Louise BourgeoisAmerican, born France (Paris, France, 1911 - 2010, New York City, New York)
The Nest is one of the earliest and most complex of the spider sculptures that Bourgeois created between 1994 and 1997. It blends sculpture with drawing through its ingenious use of legs as both sculptural objects and lines in space. Bourgeois repeatedly explored the spider, her self-selected totem figure, because of its power to intermingle two- and three-dimensional relationships. "What is a drawing?" asks Bourgeois. "It is a secretion, like a thread in a spider's web . . . . It is a knitting, a spiral, a spider web, a significant organization of space."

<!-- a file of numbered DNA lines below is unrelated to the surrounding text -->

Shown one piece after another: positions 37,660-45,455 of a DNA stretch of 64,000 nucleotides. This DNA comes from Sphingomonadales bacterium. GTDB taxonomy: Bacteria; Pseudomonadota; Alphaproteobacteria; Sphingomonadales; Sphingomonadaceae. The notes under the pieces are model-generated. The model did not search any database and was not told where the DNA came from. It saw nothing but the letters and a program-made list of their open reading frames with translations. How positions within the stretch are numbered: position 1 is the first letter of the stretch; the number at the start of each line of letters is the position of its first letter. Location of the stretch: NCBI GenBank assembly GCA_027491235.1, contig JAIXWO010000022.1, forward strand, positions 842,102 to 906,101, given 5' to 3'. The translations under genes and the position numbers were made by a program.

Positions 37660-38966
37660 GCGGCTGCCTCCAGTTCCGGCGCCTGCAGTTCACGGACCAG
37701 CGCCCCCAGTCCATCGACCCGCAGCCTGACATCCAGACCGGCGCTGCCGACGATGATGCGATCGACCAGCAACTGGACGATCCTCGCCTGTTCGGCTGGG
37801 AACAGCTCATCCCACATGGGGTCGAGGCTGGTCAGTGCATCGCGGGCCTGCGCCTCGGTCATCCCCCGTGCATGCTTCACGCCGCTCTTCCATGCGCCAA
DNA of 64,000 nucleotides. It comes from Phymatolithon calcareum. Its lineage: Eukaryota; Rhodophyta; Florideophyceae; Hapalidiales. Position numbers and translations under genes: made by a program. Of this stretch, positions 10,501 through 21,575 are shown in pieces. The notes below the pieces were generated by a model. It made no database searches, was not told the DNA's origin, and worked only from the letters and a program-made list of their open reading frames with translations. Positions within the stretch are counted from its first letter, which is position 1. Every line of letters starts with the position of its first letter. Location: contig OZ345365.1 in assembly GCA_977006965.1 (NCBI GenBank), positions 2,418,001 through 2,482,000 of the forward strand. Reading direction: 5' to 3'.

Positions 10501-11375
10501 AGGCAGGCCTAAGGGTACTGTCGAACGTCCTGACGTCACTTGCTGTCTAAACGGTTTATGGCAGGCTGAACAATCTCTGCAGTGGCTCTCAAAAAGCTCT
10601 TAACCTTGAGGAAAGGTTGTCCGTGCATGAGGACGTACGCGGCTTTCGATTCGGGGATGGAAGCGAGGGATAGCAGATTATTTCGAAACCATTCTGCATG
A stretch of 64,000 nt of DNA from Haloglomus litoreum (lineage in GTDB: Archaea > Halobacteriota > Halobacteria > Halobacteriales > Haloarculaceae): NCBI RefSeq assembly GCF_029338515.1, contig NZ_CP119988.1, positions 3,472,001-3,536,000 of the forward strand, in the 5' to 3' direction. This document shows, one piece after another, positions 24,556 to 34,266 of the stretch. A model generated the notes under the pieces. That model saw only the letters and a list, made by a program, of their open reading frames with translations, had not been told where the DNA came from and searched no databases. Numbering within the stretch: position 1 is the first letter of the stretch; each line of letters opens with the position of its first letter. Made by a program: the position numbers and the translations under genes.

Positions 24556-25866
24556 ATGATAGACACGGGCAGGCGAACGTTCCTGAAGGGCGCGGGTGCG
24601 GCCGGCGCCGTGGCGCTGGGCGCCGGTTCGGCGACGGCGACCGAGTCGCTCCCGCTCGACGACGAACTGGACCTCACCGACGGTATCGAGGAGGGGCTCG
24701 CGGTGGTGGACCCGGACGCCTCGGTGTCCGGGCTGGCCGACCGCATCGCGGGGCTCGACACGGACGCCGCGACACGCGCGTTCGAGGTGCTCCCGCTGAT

The spider first appeared in Bourgeois' drawings of the 1930s and 1940s, but it wasn't until sixty years later that she adopted it as the subject of her sculpture. She has mused, "Spider: the mother cuts the spider's web . . . . The friend (spider; why spider?). Because my best friend was my mother, and she was . . . (as) clever, patient and neat as a spider; she could also defend herself." The mother figure in this sculpture nurtures and protects her brood while exuding a threatening presence. The spider may also be a self-portrait of the artist in her intertwined roles as mother and daughter, and as creator of works that are both seductive and menacing.
spiders, legs, stacks, mothers, children, protective, arachnids, intertwined